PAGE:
Macbeth on film overview

© 2000 Debra Murphy

Macbeth is one of the most frequently attempted of Shakespeare film adaptations, perhaps second only to Hamlet and Romeo and Juliet in its popularity with filmmakers.

One must stop and ask oneself why. After all, it is not only one of the Bard’s darkest tragedies—only Titus Andronicus comes to mind as bloodier or more cynical. There’s also hardly a sympathetic character in the entire play. Like Richard III, this play is about a man who murders his way to the crown. But unlike Richard, the protagonist doesn’t endear himself to the audience with brilliant comic asides, and must even suffer the indignity of being overshadowed, at least in the first half of the play, by an ambitious and dominating wife.

And these, oddly enough, may be the very reasons why the play is so irresistible to actors and directors. My son John Murphy, the future auteur, has long since pegged Macbeth as the first of his own Shakespeare-to-screen adaptations.

Something Wicked This Way Comes

Gary Wills' WITCHES AND JESUITS: SHAKESPEARE'S MACBETH

Gary Wills’ WITCHES AND JESUITS available from Amazon

The atmospheric possibilities are tremendous: medieval, almost barbaric Scotland—the English certainly thought of it as such—encased in fog and riddled with witches and other Weird Women. Why, the thing’s been considered so spooky over the last several centuries that die-hard thespians (no pun intended) still insist on calling it “The Scottish Play” rather than use the demon-drawing “M-word.” Done right (with lots of chutzpah and a great art director) and you have Braveheart meets The Exorcist. Indeed, if I have any beef with the various productions I’ve seen (on both stage and screen) it would have to be that directors are consistently too timid in availing themselves of all the ghoulish possibilities afforded by Shakespeare’s sorcerous language. (For a wonderful discussion on this subject, see Gary Will’s book Witches and Jesuits).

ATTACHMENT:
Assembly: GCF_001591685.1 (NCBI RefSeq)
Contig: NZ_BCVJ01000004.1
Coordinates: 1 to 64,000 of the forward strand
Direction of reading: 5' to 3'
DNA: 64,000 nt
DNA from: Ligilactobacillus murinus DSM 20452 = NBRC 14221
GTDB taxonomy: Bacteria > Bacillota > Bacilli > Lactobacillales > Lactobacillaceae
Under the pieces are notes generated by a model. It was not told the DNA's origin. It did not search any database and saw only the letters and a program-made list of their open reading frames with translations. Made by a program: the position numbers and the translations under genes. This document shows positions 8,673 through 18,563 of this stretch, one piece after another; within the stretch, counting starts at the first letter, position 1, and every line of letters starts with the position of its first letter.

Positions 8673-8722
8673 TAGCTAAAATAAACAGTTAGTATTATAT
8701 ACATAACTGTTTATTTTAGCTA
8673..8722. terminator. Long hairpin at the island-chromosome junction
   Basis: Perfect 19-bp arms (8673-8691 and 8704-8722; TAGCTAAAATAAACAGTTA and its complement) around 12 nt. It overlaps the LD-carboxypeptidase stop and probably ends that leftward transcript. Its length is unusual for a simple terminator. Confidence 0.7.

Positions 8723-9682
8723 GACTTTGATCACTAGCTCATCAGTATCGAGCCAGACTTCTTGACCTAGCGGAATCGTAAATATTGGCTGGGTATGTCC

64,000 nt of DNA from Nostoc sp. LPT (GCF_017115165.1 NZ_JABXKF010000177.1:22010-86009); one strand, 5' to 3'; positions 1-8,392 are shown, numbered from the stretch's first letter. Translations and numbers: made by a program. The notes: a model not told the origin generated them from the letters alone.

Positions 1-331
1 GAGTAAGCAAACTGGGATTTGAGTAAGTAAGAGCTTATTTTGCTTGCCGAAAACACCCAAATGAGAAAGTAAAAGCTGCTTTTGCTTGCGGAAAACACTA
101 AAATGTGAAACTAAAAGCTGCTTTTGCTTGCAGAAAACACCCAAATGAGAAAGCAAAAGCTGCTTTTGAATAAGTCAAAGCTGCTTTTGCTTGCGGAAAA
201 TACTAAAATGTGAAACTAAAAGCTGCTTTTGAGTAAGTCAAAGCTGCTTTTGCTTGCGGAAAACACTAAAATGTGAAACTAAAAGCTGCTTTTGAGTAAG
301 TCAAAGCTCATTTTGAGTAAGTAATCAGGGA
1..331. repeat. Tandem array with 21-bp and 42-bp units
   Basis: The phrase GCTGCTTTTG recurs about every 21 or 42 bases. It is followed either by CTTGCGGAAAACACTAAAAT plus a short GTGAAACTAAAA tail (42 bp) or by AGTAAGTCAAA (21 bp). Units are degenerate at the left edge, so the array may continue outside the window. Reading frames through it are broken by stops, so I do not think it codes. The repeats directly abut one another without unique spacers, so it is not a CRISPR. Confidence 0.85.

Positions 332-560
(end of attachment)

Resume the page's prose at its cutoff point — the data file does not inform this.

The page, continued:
The other irresistible draw in The Scottish Play is the relationship between Macbeth and his iconic wife.

Calling all Amazons

Lady Macbeth is a cultural byword, the definition of Ball-breaker in the western tradition. (Remember the episode of Frasier where Niles describes Frasier’s indomitable agent as “Lady Macbeth without the sincerity”? The audience didn’t need to know anything about Shakespeare to know what was meant.) The actress who takes on this juiciest of female leads has the formidable task of stealing the show in the first half with an almost impossible combination of determination and seductivity. The audience has to (somehow) be made to believe that this bulldozer-in-skirts still has the feminine whatsis to lead her general around by the nose—or some other part of his soldierly anatomy.

And If that isn’t challenge enough, she then has to do a complete one-eighty in the second half of the play by discovering a conscience—a conscience so powerful yet brittle that it drives her to madness. Not many actresses are going to have the range for this.

Macbeth Soldiers On

As for Macbeth himself, his “character arc” as the movie people call it, is somewhat the opposite: from uxorious husband to conscienceless tyrant, Macbeth is an unintellectual soldier-type who, once he’s made up his mind and acts, never turns back, unlike his more complicated wife. (One reason, a Shakespearean actor-friend of mine, the late Stephen Hemming, once told me that he thought that actors who are good at the more intellectual and witty of Shakespeare characters—Iago, Hamlet, Richard III—have a harder time succeeding with Macbeth.) And yet this brutish fellow must nonetheless retain enough humanity and sensitivity to utter, upon the death of his once-beloved wife, one of the most gorgeous and heartbreaking speeches in the English language:

To-morrow, and to-morrow, and to-morrow,
Creeps in this petty pace from day to day
To the last syllable of recorded time,
And all our yesterdays have lighted fools
The way to dusty death. Out, out, brief candle!
Life’s but a walking shadow, a poor player
That struts and frets his hour upon the stage
And then is heard no more: it is a tale
Told by an idiot, full of sound and fury,
Signifying nothing.

Act V, scene 5

Here’s a list of our pages about movie and TV adapations of Macbeth: